You use register without even realizing it — as you shift between talking with friends, emailing a co-worker and texting your mom, your language changes to suit the context. This is called register, and linguists say there are five distinct types of it: informal, formal, consultative, intimate and conversational. Understanding register can help you improve your communication skills and adjust your vocabulary to fit the situation.
Formal: The most formal register is used in professional or academic settings, such as lectures or business meetings. This tone is highly constrained, with little room for slang or contractions. The formal register is also used in legal proceedings, such as a court case or an interview. People who use the formal register are generally expected to be respectful, uninterrupted and restrained, and they often rely on courtesy titles and academic or literary vocabulary.
Casual: This is the register most of us are familiar with, characterized by relaxed and open language in social settings (a birthday party or backyard barbecue) and in conversations between close friends and family members. Casual registers may incorporate slang, vernacular grammar and off-color humor. Linguists note that people use the casual register when they want to sound friendly and approachable but not formal or serious.
Consultative: This register is used when someone needs advice or guidance from a specialist or expert. Those who use the consultative register are usually considered to have specialized knowledge and experience, and they are typically paid for their services. Those in the consultative register are typically respected, but their tone is often less formal than those in the formal register. They may also use slang and contractions, and they might pause or interrupt one another. Examples of people in the consultative register include a financial adviser or an accountant.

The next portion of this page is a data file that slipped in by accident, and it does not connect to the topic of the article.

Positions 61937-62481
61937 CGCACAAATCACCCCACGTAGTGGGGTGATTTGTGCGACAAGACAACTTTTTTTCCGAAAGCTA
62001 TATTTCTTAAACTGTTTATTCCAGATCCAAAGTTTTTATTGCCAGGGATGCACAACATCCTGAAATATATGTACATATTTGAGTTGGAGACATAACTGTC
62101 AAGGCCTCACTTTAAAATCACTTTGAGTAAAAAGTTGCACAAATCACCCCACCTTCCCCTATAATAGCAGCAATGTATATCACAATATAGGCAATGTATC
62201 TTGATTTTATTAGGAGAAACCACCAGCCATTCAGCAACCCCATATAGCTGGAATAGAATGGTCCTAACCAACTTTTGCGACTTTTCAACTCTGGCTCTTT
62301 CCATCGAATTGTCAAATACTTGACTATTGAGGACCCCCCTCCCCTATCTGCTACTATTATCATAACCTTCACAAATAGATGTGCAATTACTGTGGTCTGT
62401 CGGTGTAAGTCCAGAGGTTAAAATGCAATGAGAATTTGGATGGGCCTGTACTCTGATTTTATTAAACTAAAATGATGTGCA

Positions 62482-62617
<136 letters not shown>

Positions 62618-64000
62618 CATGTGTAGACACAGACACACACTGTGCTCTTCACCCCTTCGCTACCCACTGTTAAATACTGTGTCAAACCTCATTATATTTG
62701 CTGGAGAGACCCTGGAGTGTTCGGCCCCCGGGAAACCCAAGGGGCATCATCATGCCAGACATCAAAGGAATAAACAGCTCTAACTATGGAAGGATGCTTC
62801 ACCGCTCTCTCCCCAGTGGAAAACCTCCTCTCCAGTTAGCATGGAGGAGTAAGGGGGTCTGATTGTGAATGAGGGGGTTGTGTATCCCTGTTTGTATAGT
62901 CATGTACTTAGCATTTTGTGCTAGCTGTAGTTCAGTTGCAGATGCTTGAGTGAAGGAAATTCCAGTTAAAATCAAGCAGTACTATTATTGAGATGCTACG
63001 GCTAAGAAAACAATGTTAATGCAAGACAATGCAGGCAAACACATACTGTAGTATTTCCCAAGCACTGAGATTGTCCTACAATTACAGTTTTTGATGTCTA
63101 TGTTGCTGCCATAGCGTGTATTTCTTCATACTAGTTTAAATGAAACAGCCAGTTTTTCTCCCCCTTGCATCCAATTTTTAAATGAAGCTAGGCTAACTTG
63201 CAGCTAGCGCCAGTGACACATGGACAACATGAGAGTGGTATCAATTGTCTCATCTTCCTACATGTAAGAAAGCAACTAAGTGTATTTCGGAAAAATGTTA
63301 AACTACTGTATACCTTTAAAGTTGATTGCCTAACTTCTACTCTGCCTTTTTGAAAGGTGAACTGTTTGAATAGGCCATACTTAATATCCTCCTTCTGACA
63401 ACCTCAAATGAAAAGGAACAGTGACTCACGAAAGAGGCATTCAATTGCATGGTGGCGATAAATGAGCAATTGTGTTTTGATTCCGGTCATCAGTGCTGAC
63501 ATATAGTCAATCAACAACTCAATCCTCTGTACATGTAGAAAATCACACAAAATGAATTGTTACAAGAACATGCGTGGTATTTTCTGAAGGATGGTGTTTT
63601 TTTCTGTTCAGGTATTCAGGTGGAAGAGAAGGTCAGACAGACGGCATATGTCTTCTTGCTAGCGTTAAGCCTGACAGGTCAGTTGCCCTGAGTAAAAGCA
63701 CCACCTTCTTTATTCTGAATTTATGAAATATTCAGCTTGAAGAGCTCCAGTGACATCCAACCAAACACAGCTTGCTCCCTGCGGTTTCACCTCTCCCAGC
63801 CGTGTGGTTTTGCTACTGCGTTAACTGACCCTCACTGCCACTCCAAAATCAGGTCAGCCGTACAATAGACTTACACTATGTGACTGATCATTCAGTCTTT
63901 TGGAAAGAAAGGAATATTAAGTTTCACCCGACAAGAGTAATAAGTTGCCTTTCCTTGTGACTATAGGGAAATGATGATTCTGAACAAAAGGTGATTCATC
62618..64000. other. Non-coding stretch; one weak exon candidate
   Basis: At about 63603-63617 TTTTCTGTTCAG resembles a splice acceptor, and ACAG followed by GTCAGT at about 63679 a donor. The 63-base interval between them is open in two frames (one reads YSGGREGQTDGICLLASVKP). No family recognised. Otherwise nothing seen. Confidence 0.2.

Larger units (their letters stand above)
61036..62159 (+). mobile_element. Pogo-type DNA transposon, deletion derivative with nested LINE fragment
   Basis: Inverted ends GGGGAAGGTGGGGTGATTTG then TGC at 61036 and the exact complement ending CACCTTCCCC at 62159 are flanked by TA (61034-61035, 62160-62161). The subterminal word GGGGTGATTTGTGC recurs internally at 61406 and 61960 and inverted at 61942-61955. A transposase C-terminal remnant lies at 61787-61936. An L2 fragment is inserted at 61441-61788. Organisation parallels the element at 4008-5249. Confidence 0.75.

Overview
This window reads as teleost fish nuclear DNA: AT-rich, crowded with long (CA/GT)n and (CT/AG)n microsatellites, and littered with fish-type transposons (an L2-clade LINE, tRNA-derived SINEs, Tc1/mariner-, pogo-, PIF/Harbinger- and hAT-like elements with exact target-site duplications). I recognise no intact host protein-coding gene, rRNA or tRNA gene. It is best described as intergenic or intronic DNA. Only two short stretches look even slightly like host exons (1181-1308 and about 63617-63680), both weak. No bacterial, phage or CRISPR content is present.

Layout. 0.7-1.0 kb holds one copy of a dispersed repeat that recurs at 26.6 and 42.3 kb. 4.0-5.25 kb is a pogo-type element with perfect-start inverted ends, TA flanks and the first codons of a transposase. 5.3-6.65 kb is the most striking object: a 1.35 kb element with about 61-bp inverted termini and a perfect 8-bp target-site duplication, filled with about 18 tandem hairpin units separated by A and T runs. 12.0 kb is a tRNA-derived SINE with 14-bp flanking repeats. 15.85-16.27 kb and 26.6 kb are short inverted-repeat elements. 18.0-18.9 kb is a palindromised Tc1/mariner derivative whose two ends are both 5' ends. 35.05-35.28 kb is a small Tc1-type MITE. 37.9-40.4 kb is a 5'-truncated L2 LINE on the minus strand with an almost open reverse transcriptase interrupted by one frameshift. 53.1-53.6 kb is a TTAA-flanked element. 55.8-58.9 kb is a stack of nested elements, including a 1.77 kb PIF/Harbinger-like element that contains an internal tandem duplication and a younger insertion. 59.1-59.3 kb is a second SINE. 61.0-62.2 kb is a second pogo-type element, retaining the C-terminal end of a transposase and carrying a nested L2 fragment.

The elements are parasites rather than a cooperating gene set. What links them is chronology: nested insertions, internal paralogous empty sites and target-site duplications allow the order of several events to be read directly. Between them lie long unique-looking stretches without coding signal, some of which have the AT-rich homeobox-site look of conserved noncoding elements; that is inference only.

A register is a document that contains important information about a person or thing. For example, it might contain the name of a student or voter or details about a property. It is also possible to register a car or other piece of machinery.
Registers are small and high-speed storage units within a computer’s central processing unit (CPU) that serve as temporary storage for data the CPU requires for immediate processing during arithmetic and logic operations. They are made up of flip-flops and have combinational gates that implement specific data-processing functions.
Registers are critical to the performance of a computer program. They enable the processor to access frequently used values faster than if they were stored in main memory, and they can save a lot of computing power by reducing the need for repeated access to the same data. The cost of a register is relatively expensive, however, as it involves additional hardware that increases the overall price of the CPU. Therefore, the design of a register should be carefully considered to keep costs down. This is particularly true for embedded systems, which are miniscule computer systems that can be found in devices such as cars and household appliances.